Prevention of Meningitis
Prevention list: Methods of prevention of Meningitis mentioned in various sources includes those listed below. This prevention information is gathered from various sources, and may be inaccurate or incomplete. None of these methods guarantee prevention of Meningitis.
- Vaccinations - vaccines against the various bacteria causing meningitis.
- HIB conjugate vaccine - a widely used vaccine that has greatly reduced Hib incidence.
- Meningococcal vaccine
- Polysaccharide meningococcal vaccine - protects against 4 meningococcal strains: A, C, Y, and W135.
- Conjugate meningococcal C vaccine - a newer meningococcal vaccine that works for infants but only against subtype C.
- Polysaccharide pneumococcal vaccine - older vaccine; not for under 2 years.
- Conjugate pneumococcal vaccine - newer vaccine that works for infants.
- MMR vaccine - avoids rare viral meningitis from measles or mumps.
- Varicella vaccine - avoids rare viral meningitis from chickenpox
- Avoid sharing saliva - avoids contagion of meningococcal disease
- Avoid sharing food or drink
- Avoid sharing cigarrettes
- Avoid sharing mouthguards
- Avoid sharing cosmetics
- Avoid droplet or fluid contagion - mainly for bacterial meningitis.
- Hand washing
- Avoid touching face
- Avoid contact with known cases
- Preventive antibiotics - usually only for known contacts of a confirmed case of bacterial meningitis.
Prevention of Meningitis:
there vaccines against meningitis?
Yes, there are vaccines against Hib and against some strains of N. meningitidis and many types of Streptococcus pneumoniae. The vaccines against Hib are very safe and highly effective.
There is also a vaccine that protects against four
strains of N. meningitidis, but it is not routinely used
in the United States and is not effective in children under 18
months of age. The vaccine against N. meningitidis is
sometimes used to control outbreaks of some types of meningococcal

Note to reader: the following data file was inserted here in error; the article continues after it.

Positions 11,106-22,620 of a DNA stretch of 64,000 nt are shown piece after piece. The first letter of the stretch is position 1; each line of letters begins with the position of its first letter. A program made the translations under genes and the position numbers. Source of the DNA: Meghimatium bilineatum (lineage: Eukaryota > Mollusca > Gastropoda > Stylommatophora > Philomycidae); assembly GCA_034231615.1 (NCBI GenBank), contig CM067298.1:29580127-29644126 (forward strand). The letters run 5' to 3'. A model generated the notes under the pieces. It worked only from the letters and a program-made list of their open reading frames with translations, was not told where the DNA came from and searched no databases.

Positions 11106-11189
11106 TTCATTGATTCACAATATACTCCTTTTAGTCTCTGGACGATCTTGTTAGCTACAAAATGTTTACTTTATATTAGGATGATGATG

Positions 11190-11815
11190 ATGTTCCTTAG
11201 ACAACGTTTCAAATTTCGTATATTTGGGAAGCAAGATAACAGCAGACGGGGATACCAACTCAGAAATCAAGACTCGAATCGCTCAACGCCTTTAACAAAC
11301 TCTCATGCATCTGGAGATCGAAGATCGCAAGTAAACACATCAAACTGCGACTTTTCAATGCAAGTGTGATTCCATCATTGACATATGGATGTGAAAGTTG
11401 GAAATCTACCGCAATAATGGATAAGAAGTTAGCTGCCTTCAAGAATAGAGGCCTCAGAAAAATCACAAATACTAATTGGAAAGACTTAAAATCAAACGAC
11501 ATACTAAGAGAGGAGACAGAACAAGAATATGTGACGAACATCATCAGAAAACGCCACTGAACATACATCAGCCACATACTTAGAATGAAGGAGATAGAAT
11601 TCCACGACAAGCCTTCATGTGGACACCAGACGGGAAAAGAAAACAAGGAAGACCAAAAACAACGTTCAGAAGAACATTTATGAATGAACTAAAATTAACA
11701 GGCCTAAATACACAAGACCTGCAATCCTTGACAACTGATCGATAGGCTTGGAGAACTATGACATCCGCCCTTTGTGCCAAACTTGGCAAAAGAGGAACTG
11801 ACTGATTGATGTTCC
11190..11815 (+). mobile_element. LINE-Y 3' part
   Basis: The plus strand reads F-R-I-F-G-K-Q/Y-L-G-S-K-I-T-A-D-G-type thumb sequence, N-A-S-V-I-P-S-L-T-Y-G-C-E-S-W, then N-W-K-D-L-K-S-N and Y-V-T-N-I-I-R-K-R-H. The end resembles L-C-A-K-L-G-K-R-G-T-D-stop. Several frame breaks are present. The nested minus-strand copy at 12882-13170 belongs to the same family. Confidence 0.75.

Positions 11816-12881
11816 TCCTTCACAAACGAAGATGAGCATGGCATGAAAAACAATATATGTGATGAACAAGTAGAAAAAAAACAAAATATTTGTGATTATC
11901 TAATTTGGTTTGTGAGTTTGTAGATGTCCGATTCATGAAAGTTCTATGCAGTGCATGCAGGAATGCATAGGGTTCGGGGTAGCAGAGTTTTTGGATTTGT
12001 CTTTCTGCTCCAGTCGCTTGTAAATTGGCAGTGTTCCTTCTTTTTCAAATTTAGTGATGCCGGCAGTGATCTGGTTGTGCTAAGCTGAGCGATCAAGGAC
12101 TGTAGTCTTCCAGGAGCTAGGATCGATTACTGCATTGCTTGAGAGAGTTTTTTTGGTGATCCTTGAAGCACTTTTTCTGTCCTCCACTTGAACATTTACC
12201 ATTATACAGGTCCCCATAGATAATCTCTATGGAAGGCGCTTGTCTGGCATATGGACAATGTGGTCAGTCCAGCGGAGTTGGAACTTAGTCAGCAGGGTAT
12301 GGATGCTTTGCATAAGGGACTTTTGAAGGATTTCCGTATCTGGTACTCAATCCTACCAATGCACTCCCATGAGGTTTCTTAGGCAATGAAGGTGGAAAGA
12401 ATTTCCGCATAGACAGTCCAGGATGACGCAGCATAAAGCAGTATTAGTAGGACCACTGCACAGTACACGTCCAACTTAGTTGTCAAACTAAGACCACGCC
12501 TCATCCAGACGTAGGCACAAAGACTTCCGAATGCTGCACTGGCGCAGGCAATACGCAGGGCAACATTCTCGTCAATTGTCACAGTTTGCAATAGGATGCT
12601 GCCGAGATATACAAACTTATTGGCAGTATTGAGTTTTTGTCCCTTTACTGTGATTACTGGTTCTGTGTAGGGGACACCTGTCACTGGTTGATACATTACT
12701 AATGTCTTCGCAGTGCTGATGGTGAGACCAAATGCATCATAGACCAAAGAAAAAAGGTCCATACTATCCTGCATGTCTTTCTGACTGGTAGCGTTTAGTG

meningitis in the United States. Meningitis cases should be reported
to state or local health departments to assure follow-up of close
contacts and recognize outbreaks. Although large epidemics of
meningococcal meningitis do not occur in the United States, some
countries experience large, periodic epidemics. Overseas travelers
should check to see if meningococcal vaccine is recommended for
their destination. Travelers should receive the vaccine at least
1 week before departure, if possible. Information on areas for
which meningococcal vaccine is recommended can be obtained by
calling the Centers for Disease Control and Prevention at (404)-332-4565.
A vaccine to prevent meningitis due to S. pneumoniae (also called pneumococcal meningitis) can also prevent other forms of infection due to S. pneumoniae. The pneumococcal vaccine is not effective in children under 2 years of age but is recommended for all persons over 65 years of age and younger persons with certain chronic medical problems.1
The Advisory Committee on Immunization Practices (ACIP) has modified
its guidelines for use of the polysaccharide meningococcal vaccine
to prevent bacterial meningitis, particularly for college freshmen
who live in dormitories, a group found to be at a modestly increased
risk of meningococcal disease relative to other persons their
1. excerpt from Meningococcal Disease (General): DBMD
Last revision: June 2, 2003
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